If it hadn’t been for my boyfriend who has skied for 30 plus years, I probably would’ve never braved the slopes. Because of his encouragement and my being a fairly adventurous person, I was game for trying something new.
We chose to ski in Telluride, a charming, historic town nestled in a valley and surrounded by the San Juan Mountains which are located in the Colorado Rockies. To describe the town as picturesque would be a huge understatement.
As a ski newbie you have little perspective on what to expect or how to properly prepare, thus I have compiled a list of tips to make your first time easier, and above all, fun!
The most important tip -don’t let your boyfriend (or anyone close to you, for that matter) teach you to ski. When you embark on this new adventure you will find skiing is not an inexpensive sport; however don’t let this tempt you to skimp on getting proper lessons. If you choose to take the cheap route, not only might you get injured. You may return home boyfriend-less.
You need to face the fact you will not be able to ski after one introductory lesson. I highly recommend you commit to at least three days. Believe me. There’s more to skiing than remaining upright. Controlling your speed and learning to stop are two essentials before striking out on your own.
Wear a helmet. Don’t just wear a helmet. Buy one. Renting one will cost just as much as purchasing your own. Plus you’ll avoid getting the cooties from previous users.
Don’t overpack. There’s no reason to bring two pairs of fashion boots to walk around a small town in the evenings. In fact, you will put yourself at risk of landing on your back when your boots inevitably lose traction on slick, icy sidewalks.
Don’t assume just because the weather is frigid outside that you won’t need comfortable short-sleeve attire. Being from Florida, I feared the kind of cold that seeps into your bones and keeps you from ever feeling comfortable.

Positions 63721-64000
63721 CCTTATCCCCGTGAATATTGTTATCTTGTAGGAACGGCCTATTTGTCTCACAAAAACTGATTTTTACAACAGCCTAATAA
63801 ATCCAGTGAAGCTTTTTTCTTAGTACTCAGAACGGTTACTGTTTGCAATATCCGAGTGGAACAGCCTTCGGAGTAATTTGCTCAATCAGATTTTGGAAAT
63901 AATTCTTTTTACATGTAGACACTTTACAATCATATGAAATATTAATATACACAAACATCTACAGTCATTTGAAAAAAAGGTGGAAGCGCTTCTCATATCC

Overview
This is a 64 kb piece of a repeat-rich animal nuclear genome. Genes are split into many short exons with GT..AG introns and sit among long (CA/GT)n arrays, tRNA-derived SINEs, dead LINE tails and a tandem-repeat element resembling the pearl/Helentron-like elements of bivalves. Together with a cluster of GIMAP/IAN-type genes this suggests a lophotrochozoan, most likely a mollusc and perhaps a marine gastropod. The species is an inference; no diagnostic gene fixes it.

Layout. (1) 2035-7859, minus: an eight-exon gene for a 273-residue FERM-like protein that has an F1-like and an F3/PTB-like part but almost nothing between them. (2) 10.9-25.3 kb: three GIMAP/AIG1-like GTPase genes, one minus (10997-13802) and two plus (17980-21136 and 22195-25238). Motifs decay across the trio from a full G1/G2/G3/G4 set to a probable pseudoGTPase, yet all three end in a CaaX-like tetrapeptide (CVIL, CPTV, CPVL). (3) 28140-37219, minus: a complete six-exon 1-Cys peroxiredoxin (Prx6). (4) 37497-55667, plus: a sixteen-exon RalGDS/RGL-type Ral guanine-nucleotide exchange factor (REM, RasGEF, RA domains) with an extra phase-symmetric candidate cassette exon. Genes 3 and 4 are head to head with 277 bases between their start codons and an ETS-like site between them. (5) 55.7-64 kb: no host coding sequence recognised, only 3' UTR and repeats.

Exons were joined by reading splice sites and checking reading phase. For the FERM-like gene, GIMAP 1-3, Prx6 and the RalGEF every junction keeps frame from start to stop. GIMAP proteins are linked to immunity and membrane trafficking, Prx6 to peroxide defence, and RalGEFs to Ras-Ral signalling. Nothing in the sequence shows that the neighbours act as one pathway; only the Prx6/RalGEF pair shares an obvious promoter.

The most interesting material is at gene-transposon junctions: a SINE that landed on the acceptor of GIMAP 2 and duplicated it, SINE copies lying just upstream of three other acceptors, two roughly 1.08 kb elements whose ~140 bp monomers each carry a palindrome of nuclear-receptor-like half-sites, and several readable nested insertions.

I found the opposite. I made the mistake of packing only sweaters and sweatshirts, so actually felt too warm much of the time. Most establishments are kept quite warm. There is little chance you will actually feel uncomfortably cold.
If your hands are prone to getting cold it is best to use ski mittens rather than gloves. There are disposable handwarmers you can buy on the Internet but I found them unnecessary.
Sunscreen is not optional. Just because it’s cold, and even if it’s overcast, does not mean you won’t be susceptible to sunburn. In fact, the white snow reflects the sun’s rays, making it potentially more damaging to your skin than sunshine in my own state. It’s also wise to bring along a combo lip balm sunscreen.
Possibly the most important in my opinion, a neck pouch is an invaluable accessory. While your ski jacket and pants will have more than enough pockets, using a neck pouch conveniently keeps your personal articles in one place- lip balm, cash, hotel key etc.
Finally, as a first time snow skier you may find that lugging around all of the equipment and clothing is a cumbersome task. Remembering the gloves, helmet, neck warmer, goggles, and a myriad of other things can seem overwhelming at first. But after a couple days, it will become second nature and it won’t take you quite so long to prepare for an exciting day on the slopes.
Happy and safe skiing!